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The first ever closing of a BBC channel has been done to pave the way for the first ever tax imposed for receiving content over the Internet.
The BBC, in the person of its Director General Lord Tony Hall, says the BBC is taking difficult and necessary decisions in the face of real term cuts to its budget – i.e. a flat licence fee – i.e. a frozen public service broadcast tax.
The closure directly contradicts his statements of one year ago that he would not close any channels. That, he says, is because after due consideration, he doesn’t want to ‘salami slice’ – as the rather unappetising culinary analogy has it – across services, and would rather take this ‘brave’ decision.
Except that switching BBC3 to online doesn’t actually save much money at all. It will continue to have a £30 million budget online and, rather than pocketing the other £50 million – £60 million ‘saved’, Hall is handing £30 million to BBC1 drama. So, the actual saving is about £20 million – £30 million. That’s around a fifth of what the BBC wasted on DMI and a spit in the ocean of the BBC’s over-stretched commitments to its gold plated pension scheme.
So, why do it and court all the inevitable controversy, including the mandatory celebrity led petitions and protests? Particularly when those protesters so obviously have a point. All media are trying to reach a young demographic that is all too prone to wander off and play video games or socialise online instead of paying attention to the creative and commercial outflow. As a public service that relies on new generations continuing to consent to bestow the benevolence of the broadcast tax, the BBC more than any other organisation has a need – a duty – to reach out to the young.
Why annoy them by cutting a service they like that doesn’t cost much and – and surely this the point of the BBC – has actually come up with some truly good and lasting TV shows and TV talent? Why dump it online but preserve, for instance, BBC4, a channel where if its shows are any good they always end up on BBC2 anyway, and if they aren’t good enough for that they are either truly awful or so niche you wonder if the people actually in them even watch them. As the producer of The Office said, it is as if Hall is a rich pensioner in a golf jumper who walks into a nightclub and switches off the music.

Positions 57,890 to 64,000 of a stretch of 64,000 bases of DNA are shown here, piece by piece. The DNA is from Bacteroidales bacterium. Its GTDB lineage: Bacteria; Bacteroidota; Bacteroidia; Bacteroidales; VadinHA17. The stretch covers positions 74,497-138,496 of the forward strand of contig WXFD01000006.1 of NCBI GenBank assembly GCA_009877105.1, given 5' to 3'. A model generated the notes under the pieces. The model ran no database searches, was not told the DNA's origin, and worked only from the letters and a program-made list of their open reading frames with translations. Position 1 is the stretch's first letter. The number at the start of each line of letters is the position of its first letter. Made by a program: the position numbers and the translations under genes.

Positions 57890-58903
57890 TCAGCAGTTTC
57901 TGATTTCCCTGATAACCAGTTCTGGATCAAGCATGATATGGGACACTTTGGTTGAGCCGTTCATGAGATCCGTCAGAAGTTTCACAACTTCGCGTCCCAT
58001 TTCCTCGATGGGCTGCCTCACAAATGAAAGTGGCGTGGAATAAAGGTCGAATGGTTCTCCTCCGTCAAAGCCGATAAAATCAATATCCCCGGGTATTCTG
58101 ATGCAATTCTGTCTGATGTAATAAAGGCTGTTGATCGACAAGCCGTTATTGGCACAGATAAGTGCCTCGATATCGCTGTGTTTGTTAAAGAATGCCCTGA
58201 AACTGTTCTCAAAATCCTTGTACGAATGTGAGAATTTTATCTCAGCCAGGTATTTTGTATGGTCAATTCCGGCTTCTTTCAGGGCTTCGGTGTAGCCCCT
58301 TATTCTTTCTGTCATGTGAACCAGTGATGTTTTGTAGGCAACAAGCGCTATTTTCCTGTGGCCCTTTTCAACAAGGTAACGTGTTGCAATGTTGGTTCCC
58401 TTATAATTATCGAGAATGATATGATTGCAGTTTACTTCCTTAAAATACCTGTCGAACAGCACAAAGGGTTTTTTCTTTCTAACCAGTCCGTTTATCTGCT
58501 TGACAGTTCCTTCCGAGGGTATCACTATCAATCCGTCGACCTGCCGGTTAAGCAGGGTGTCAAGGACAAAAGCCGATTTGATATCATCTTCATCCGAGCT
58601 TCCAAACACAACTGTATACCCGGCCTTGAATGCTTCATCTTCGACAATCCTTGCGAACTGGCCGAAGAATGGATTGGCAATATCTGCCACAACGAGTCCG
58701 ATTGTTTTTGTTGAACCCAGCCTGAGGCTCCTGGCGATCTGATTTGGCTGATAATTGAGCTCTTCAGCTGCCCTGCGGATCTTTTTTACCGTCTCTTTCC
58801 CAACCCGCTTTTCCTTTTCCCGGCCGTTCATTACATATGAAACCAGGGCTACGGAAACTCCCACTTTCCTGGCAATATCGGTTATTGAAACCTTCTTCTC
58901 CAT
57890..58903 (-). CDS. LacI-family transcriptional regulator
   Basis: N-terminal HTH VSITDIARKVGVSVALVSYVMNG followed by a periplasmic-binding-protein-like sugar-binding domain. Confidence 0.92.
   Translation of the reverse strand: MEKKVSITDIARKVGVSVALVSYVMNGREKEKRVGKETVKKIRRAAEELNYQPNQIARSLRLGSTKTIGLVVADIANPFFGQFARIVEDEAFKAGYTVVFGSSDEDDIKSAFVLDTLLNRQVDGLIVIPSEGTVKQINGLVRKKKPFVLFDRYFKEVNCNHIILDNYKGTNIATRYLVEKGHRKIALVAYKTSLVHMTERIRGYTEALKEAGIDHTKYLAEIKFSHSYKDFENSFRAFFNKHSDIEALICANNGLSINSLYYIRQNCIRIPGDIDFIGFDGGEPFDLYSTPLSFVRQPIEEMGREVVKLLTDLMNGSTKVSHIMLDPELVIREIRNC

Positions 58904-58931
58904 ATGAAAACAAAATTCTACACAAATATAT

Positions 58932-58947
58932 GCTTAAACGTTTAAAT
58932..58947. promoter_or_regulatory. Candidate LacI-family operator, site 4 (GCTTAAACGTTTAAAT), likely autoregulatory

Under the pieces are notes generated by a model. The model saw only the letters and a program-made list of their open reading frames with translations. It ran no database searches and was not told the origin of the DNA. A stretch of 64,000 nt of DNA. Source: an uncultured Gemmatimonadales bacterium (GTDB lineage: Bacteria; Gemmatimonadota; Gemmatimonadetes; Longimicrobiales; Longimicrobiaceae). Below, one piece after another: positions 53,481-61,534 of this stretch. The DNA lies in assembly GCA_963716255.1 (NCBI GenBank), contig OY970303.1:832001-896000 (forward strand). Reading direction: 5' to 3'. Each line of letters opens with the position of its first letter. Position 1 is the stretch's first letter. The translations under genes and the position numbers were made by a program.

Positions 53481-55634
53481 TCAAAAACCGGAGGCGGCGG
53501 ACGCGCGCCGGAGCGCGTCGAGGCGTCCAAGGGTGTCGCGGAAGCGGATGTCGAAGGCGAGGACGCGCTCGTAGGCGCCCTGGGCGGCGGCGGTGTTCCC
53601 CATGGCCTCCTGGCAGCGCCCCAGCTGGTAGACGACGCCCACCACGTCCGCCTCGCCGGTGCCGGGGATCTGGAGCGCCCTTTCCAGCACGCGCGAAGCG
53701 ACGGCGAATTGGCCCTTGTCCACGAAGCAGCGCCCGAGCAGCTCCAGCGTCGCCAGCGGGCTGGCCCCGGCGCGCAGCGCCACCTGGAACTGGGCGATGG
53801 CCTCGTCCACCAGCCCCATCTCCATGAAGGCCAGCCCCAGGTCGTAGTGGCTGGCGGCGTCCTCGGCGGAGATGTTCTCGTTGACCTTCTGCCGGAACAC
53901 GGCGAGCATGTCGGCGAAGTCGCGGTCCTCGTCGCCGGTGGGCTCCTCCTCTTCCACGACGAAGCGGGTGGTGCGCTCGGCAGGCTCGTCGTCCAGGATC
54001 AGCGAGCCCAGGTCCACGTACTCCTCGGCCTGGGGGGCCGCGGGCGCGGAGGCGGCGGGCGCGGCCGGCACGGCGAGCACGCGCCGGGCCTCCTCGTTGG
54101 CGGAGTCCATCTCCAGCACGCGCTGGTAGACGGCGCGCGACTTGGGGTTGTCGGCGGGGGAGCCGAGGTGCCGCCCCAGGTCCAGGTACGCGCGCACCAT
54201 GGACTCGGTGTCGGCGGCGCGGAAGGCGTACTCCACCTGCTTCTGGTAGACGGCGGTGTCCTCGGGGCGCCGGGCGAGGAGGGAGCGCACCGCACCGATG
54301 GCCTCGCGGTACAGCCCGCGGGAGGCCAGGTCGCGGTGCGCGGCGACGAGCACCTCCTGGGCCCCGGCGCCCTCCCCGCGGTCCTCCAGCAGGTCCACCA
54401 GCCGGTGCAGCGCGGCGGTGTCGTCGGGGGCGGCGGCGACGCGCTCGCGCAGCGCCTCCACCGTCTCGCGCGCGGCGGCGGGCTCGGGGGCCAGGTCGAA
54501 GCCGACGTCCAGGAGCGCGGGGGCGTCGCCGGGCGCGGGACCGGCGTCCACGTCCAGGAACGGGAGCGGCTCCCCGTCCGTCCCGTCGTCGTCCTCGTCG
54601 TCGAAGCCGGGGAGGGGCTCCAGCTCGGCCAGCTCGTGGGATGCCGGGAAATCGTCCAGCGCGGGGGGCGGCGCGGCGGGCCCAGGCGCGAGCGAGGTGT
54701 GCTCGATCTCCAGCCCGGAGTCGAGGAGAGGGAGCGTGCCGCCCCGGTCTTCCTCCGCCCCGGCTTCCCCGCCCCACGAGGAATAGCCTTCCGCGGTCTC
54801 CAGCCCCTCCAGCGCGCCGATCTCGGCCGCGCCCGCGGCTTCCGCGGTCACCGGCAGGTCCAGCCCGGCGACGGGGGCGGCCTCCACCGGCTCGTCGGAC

Hall says it is all a great opportunity for BBC3 to express itself in the medium its audience loves, understands and is flocking to – Online. Flocking to in the sense that fully nine – yes nine – per cent of BBC3’s current viewers look at its shows online.
What he means is this is the only channel we can even begin to justify putting on line. And it means we can now say £30 milliom of original programming – and presumably more to come – is going straight online. I guarantee that in the weeks and months to come that is all the justification he will need to demand government lets the BBC charge the licence fee – doubtless the full £145 (far too complicated to break it down) – to iPlayer users. He has already floated the idea of charging the licence fee for iPlayer and this is his foot in that door.
To the extent that if public broadcasters are going to survive via public subsidy (rather than voluntary subscription), Hall is right; this is the road they must tread. It is just so wearisome it can’t be honest about it. The reason it isn’t is because it recognises that proposing a legally enforceable levy for content delivered over the open Internet is a turning point that puts closing a telly channel in its true perspective.